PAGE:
The International Labour Organization (ILO), the International Organization for Migration (IOM), and the Walk Free Foundation are defending their new report on slavery around the world, which estimates that there are more than 40 million victims of modern day slavery.
Thomson Reuters Foundation reports that a memo from India’s intelligence bureau noted that this data “has enough potential to substantially harm India’s image and exports” and that the country must discredit reports citing “India as home to the highest number of slaves in the world.”
Data compiled by these two UN agencies and the Walk Free Foundation found that 62% of victims of slavery are in the Asia-Pacific region alone. Yet this report does not provide national estimates, with Beate Andrees, ILO’s chief of the Fundamental Principles and Rights at Work, clarifying that “There are no national figures in the data. We don’t single out any country.”
Still, this is not to say that human trafficking and forced labor do not happen in India:
In India, many victims are villagers lured by traffickers with the promise of a good job and an advance payment, only to find themselves forced to toil in fields or brick kilns, enslaved in brothels or confined as maids to pay off debt. Others work at the bottom of complex and often untransparent supply chains – producing everything from jewellery, cosmetics and garments – where they work long hours under strenuous condition for a meagre wage and with little freedoms.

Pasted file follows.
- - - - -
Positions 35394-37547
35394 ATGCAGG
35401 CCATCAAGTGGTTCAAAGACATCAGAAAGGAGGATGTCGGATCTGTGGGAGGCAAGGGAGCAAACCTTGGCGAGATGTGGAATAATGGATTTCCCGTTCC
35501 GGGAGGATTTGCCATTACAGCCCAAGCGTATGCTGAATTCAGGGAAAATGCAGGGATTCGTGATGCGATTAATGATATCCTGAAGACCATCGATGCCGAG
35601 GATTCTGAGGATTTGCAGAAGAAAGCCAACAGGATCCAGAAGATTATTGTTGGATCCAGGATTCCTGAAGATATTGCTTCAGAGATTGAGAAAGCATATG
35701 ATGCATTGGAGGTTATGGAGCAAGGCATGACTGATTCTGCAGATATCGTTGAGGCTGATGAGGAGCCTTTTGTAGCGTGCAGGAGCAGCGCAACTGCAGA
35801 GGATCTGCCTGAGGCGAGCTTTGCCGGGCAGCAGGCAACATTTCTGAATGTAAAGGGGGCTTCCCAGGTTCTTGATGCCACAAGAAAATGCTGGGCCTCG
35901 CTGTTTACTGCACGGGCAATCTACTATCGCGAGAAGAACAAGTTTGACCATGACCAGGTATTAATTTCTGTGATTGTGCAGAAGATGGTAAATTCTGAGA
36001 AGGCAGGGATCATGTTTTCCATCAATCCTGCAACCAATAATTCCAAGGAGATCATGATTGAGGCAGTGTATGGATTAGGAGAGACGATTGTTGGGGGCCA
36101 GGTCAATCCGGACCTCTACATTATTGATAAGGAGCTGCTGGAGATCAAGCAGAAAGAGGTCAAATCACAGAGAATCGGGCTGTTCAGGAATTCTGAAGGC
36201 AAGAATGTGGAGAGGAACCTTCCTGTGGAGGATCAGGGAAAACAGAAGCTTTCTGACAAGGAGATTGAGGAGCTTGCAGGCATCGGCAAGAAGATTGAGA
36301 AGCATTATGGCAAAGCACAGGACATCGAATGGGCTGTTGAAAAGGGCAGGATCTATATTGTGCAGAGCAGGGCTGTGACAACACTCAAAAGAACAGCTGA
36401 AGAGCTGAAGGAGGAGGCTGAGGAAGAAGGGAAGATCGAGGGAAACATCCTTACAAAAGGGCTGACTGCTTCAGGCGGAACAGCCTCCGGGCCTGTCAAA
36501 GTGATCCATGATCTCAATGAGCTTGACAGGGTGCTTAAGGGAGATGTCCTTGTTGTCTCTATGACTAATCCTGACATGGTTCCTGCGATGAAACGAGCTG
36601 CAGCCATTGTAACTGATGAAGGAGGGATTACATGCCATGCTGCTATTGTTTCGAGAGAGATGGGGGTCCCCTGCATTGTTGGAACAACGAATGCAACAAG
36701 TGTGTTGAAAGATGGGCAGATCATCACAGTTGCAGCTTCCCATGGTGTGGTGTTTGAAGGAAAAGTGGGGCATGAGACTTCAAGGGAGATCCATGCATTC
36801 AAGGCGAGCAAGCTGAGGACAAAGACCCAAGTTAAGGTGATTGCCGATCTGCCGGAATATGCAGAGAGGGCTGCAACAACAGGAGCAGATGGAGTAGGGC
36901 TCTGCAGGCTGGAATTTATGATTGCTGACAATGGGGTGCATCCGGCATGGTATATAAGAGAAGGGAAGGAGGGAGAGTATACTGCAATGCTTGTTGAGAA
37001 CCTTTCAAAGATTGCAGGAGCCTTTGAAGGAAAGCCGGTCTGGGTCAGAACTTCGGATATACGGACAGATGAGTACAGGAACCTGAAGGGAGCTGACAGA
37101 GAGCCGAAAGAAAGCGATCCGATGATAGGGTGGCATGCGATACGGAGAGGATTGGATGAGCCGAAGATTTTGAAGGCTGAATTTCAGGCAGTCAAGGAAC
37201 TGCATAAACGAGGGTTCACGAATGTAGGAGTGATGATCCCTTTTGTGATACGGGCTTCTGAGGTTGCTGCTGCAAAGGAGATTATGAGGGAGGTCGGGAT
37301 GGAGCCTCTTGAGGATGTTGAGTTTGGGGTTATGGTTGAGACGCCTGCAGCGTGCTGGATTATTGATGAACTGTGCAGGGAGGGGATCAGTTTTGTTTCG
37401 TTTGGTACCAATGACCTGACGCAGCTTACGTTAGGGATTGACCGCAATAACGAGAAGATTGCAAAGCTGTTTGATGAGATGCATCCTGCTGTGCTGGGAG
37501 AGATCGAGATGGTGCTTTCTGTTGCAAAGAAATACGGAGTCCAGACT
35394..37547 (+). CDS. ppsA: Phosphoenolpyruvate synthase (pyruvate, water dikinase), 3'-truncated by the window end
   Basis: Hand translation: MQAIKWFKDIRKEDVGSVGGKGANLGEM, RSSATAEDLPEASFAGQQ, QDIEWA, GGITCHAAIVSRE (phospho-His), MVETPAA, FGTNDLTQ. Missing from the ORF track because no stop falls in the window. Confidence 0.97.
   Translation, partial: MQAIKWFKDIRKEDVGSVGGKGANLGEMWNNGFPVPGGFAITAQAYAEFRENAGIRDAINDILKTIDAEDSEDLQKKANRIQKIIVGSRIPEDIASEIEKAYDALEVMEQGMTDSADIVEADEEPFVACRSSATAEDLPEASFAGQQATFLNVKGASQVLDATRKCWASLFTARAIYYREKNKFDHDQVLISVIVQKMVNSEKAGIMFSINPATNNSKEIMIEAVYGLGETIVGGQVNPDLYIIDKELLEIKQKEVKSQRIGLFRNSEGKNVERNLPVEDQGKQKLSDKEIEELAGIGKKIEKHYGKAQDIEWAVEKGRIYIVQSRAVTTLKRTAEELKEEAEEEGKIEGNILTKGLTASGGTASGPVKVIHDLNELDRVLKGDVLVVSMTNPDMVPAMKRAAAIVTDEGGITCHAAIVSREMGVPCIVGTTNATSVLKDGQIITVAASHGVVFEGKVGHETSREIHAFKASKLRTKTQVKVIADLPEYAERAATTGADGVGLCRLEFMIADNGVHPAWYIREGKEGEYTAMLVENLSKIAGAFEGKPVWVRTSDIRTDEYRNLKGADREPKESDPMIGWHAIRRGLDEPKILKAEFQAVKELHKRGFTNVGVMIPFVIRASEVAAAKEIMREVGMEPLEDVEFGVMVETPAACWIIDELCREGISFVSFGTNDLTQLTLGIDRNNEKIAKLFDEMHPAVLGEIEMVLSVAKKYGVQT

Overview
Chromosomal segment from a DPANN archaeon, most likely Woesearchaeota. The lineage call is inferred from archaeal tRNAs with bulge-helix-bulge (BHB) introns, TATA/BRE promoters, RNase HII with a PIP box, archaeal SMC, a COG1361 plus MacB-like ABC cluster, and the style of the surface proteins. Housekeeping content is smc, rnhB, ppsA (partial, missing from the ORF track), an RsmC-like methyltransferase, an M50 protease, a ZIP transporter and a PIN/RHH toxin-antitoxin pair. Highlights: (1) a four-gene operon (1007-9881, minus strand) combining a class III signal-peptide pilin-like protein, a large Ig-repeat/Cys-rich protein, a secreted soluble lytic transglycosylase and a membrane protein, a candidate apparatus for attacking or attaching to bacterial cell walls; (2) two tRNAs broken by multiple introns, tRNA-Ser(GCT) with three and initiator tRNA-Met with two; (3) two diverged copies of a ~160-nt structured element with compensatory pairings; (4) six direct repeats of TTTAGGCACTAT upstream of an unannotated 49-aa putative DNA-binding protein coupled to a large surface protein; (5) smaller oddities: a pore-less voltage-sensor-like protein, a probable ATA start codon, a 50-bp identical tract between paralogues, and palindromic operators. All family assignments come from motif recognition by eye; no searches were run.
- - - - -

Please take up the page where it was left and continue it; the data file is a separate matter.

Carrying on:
Campaigners and NGOs believe the leaked intelligence memo goes to show how the Indian government is cracking down on civil society organizations that show India in a poor light.
Freedom United is interested in hearing from our community and welcomes relevant, informed comments, advice, and insights that advance the conversation around our campaigns and advocacy. We value inclusivity and respect within our community. To be approved, your comments should be civil.
A few things we do not tolerate: comments that promote discrimination, prejudice, racism, or xenophobia, as well as personal attacks or profanity. We screen submissions in order to create a space where the entire Freedom United community feels safe to express and exchange thoughtful opinions.